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Boat kill switch law prompted by teen's death goes into effect

Kali Gorzell, killed in 2012 by a propeller, basis for 'Kali's Law'

SAN ANTONIO – "Kali's Law," which requires the use of "kill switches" on motorboats in Texas waters, went into effect Labor Day weekend, more than seven years after the death of its namesake.

Kali Gorzell, 16, was struck and killed by a propeller after she was thrown from a boat off the Texas coast in 2012. Her parents pushed for years to require the use of safety devices known as "kill switches," which immediately shut off a boat's motor with the pull of a lanyard cord, saying the use of one might have saved Gorzell's life.

The state legislature passed Kali's Law this session, and it went into effect Sunday. It requires the operator use a kill switch in any boat less than 26 feet long that is traveling faster than headway speed — a slow speed only fast enough for the boat to maintain course.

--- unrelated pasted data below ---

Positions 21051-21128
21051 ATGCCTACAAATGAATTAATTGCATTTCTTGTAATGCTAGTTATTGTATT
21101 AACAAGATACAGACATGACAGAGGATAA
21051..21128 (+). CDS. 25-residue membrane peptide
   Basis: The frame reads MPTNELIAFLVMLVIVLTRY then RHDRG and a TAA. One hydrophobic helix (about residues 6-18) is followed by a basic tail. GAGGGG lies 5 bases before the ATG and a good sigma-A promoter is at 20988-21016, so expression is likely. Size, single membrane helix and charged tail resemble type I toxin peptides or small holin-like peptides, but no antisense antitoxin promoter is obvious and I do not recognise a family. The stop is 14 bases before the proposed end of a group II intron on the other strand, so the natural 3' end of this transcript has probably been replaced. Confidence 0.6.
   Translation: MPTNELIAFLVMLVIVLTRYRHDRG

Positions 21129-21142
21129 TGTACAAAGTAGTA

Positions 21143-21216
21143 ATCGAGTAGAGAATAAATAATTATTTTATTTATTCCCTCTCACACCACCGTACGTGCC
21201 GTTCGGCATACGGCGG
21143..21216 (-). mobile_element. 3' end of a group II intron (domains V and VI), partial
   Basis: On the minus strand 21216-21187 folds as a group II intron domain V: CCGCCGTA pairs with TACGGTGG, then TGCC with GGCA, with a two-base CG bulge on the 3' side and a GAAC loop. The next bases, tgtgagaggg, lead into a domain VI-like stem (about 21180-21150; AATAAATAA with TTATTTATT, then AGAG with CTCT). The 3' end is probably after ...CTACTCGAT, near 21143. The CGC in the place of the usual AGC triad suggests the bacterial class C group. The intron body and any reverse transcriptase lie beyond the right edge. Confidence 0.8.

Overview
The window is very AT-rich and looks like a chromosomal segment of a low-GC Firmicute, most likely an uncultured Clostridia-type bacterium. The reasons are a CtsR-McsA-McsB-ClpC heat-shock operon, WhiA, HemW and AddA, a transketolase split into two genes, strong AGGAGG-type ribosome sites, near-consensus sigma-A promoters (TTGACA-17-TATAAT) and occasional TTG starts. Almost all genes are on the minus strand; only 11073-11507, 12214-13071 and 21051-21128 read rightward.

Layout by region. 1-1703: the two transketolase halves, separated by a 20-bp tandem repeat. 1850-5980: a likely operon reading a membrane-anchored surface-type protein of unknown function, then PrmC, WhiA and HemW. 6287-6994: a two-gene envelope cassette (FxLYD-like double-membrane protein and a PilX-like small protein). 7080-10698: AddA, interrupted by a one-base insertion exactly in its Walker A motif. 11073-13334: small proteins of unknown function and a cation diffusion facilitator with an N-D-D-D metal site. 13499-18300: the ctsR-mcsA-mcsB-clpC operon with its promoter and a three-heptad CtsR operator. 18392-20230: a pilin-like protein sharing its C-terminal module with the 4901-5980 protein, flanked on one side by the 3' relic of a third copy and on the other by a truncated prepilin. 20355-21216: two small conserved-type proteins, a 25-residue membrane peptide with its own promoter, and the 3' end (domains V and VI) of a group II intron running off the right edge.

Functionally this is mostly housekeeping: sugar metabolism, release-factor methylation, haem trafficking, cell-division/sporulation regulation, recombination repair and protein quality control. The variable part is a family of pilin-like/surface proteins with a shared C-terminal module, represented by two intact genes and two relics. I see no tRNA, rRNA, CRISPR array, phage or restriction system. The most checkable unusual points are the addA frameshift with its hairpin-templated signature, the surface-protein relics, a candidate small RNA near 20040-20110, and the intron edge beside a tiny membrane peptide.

The lanyard switches are normally either clipped onto the operator or tied onto their wrist. So if the person driving the boat is thrown from the helm, the lanyard would activate the switch. A quick tug on the lanyard in an emergency would similarly kill the boat engine.

That quick shutoff of the engine could prevent a tragedy caused by an unmanned, runaway boat.

"Basically, what happens is the prop turns a certain way, and because of that torque, it turns that boat and it comes back. And it'll hurt, you know, it'll hurt somebody or maim somebody, kill somebody," Texas Game Warden Jorge Tamayo said.

Older boats without a kill switch are not required to have one installed, but the switches cannot be removed from boats that come equipped with them. Wireless kill switches are also permitted if someone does not like the lanyard style devices.

Failure to comply with the law can result in a fine of up to $200, though Texas game wardens told KSAT they are more focused on education for the time being.